I bit right into the fortune cookie to break it, and a piece of the paper ripped away and landed on my tongue. I spit it out, pulled the rest of the paper out from the rest of the cookie, and recombined them. It said, “Your judgement is a little off right now.” I should’ve taken a picture of it and posted it here, but instead I finished eating the cookie, threw both pieces of the fortune in the plastic sack along with the empty styrofoam container, turned the ignition, and drove back to work.
Tonight, on a whim on a Saturday evening, I opened the Vine app on my phone. The app immediately commenced an upload process. As I nervously watched that bright green bar grow from left to right, I vaguely recalled that I had once had trouble and repeated errors uploading a Vine I had made. However, I could not remember what it was about. After the upload errors I must have gotten distracted and closed the app, and never opened it again until now. I was curious but a little preemptively embarrassed as to what this video might be that was about to be shared. The curiosity won and I let the app go through its process. Within seconds it had successfully posted my little video, which turned out to be the one you see above of some humble but deliberate dinner preparations. Probably from some prior Saturday evening whim.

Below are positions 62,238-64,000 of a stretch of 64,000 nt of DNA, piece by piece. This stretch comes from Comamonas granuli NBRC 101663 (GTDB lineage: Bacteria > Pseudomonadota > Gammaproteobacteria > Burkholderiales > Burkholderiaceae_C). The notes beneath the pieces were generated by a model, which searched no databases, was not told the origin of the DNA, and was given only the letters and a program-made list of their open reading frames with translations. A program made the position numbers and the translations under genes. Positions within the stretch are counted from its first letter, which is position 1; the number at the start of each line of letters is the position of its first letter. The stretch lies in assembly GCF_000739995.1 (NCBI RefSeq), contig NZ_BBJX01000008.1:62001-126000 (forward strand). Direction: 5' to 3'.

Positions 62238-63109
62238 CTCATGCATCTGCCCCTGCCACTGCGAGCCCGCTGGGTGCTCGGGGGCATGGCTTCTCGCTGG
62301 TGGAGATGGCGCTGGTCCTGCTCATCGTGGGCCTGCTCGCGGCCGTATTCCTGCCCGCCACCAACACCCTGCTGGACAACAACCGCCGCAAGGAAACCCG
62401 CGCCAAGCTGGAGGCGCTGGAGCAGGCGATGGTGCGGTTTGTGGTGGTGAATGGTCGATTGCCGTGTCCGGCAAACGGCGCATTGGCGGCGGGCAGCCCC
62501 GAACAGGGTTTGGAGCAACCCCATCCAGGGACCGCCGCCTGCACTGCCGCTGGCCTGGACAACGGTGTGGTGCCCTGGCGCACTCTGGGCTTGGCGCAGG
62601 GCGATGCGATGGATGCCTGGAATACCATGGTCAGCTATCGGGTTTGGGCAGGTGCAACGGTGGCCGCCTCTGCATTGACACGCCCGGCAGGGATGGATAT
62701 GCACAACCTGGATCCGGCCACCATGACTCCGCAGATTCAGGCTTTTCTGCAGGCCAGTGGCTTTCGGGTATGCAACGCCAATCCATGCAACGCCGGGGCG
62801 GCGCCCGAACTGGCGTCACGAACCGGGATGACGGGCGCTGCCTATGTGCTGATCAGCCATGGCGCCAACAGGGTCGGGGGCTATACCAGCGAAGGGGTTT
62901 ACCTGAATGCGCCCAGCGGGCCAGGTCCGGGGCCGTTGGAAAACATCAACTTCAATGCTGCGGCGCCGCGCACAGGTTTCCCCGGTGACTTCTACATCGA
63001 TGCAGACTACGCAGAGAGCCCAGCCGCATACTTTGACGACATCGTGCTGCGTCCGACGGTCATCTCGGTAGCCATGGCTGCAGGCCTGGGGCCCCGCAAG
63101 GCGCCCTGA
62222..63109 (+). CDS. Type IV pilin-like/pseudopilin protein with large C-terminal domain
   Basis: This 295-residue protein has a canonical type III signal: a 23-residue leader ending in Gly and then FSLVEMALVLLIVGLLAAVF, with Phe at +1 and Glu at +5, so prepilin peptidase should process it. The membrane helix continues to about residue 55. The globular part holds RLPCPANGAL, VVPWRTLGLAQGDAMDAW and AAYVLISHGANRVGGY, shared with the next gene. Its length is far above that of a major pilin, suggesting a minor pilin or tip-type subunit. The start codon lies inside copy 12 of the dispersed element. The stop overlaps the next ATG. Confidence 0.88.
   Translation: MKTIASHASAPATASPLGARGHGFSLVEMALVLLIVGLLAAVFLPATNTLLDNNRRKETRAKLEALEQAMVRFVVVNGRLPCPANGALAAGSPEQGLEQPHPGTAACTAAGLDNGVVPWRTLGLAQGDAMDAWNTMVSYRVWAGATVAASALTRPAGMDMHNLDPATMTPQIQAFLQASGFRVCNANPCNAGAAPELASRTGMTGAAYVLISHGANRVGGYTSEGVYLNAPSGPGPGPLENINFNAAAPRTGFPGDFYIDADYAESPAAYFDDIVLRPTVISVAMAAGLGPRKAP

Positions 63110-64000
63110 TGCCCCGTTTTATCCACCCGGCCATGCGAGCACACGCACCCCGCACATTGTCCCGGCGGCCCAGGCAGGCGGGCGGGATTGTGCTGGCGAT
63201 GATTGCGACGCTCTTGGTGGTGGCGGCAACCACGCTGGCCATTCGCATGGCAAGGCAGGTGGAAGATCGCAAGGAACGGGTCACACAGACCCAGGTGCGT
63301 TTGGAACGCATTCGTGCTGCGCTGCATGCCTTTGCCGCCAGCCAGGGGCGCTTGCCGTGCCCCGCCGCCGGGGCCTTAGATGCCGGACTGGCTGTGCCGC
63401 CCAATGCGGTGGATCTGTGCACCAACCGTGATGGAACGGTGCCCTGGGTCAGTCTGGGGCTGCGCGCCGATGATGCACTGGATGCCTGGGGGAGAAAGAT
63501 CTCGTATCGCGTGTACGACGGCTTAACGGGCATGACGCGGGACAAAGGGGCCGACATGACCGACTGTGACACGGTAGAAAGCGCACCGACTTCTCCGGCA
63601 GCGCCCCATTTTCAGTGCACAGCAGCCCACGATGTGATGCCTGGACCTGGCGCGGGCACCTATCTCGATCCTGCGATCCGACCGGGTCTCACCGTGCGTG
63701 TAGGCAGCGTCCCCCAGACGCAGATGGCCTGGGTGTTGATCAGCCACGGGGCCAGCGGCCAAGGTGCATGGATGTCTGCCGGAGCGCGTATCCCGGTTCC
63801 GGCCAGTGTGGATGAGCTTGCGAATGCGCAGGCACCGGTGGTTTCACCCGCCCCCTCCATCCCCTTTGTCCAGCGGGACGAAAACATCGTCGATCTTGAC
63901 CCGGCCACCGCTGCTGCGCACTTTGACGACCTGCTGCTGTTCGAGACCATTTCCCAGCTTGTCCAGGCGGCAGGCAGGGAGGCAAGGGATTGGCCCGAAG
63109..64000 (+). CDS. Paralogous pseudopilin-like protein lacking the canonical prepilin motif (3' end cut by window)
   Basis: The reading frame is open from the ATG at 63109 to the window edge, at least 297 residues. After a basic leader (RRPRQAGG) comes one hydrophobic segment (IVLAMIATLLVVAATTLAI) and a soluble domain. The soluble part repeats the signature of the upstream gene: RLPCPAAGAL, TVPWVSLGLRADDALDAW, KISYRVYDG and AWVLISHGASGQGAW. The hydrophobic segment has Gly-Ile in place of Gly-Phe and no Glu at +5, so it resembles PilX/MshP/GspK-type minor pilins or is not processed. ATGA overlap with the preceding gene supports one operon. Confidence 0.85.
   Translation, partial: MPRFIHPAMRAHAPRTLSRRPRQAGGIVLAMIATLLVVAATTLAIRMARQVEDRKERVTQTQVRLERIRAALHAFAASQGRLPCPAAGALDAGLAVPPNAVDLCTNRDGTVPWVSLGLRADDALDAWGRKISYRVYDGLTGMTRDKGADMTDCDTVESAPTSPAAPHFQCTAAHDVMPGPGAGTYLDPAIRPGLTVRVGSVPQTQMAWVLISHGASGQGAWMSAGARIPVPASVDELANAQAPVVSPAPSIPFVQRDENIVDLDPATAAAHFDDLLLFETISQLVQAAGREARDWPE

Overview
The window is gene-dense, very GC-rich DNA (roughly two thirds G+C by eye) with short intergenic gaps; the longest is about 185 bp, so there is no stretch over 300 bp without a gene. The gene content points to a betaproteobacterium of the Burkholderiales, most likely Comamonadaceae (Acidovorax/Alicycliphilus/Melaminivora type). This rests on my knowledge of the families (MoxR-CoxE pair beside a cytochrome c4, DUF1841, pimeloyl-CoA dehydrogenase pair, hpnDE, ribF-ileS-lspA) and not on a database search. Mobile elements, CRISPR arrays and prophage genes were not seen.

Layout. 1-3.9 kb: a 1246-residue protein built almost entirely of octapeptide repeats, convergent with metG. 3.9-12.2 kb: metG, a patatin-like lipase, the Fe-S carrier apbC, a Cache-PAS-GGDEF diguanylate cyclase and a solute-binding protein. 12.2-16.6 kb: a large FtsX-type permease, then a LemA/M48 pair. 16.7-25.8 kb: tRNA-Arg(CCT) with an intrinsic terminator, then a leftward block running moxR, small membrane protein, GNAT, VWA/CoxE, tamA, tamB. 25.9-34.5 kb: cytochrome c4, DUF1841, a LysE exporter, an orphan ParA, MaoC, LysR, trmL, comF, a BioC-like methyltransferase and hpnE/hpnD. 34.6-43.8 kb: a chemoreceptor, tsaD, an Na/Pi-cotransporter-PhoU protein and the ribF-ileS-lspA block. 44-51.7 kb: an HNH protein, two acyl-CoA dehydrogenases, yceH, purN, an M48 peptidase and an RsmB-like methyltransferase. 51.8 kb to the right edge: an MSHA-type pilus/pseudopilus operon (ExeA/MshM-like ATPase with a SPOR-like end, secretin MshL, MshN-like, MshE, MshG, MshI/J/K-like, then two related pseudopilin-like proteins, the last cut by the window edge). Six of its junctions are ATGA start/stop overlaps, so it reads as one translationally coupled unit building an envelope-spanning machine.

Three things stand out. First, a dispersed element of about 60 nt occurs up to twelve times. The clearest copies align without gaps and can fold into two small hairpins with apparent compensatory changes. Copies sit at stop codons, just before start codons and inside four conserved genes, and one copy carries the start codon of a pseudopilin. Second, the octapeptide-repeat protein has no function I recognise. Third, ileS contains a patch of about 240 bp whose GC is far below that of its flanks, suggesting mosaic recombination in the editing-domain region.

Of special note is the fact that it was only last night that I erased and restored my phone from a backup. This means that my tenacious little ramen noodle clip managed to maintain and preserve itself through multiple app errors and crashes, and then weeks, possibly months later, a phone data backup and a fresh installation of the Vine app. Waiting, hoping for that one sweet moment when, by choice or accident, my all-powerful finger would touch the cursive v in the green square to open the app and allow it to once again attempt its upload process, all so that my little courageous video could join its glorious, eternally looping family in the cloud.
I think I ostensibly made this Vine to make fun of all the video recipes that my friends share on Facebook. I actually really do love this meal, though. I think I make it at least once a week.
I have some confidence that on that day, the robots will still want to take care of us. We’ve spent all this time showing them what we love, so they will love it too.
I really liked this TED talk I heard last night on my local public radio station about reinventing the encyclopedia game for the 21st century, feeding curiosity, going down rabbit holes, learning new things, etc. Without realizing it, I’ve pretty much been playing his exact game on Wikipedia and elsewhere on the Internet for years now. Sometimes it’s fun. Sometimes it’s revelatory. Sometimes it is actually just a distraction from other better things to be doing.
The way he pulls together so many random things in his talk, in an almost poetic way, has inspired me to restart my previously infrequent #WhatWeLearnedToday posts. It has also apparently inspired me to expand beyond the world of 140 characters, a place I haven’t been for a while. I wanted to tweet my thoughts about this TED talk and I soon discovered I had a bit more to say than could fit in one tweet. I had kind of forgotten that there are other platforms and means of sharing things that are not bound by the strictures of Twitter or Facebook, so here we are. For nostalgia and to give a better idea of what I am talking about, here are some of my previous twitter-bound examples where I explored random items of interest and then bothered to share about what I learned to anyone who might care: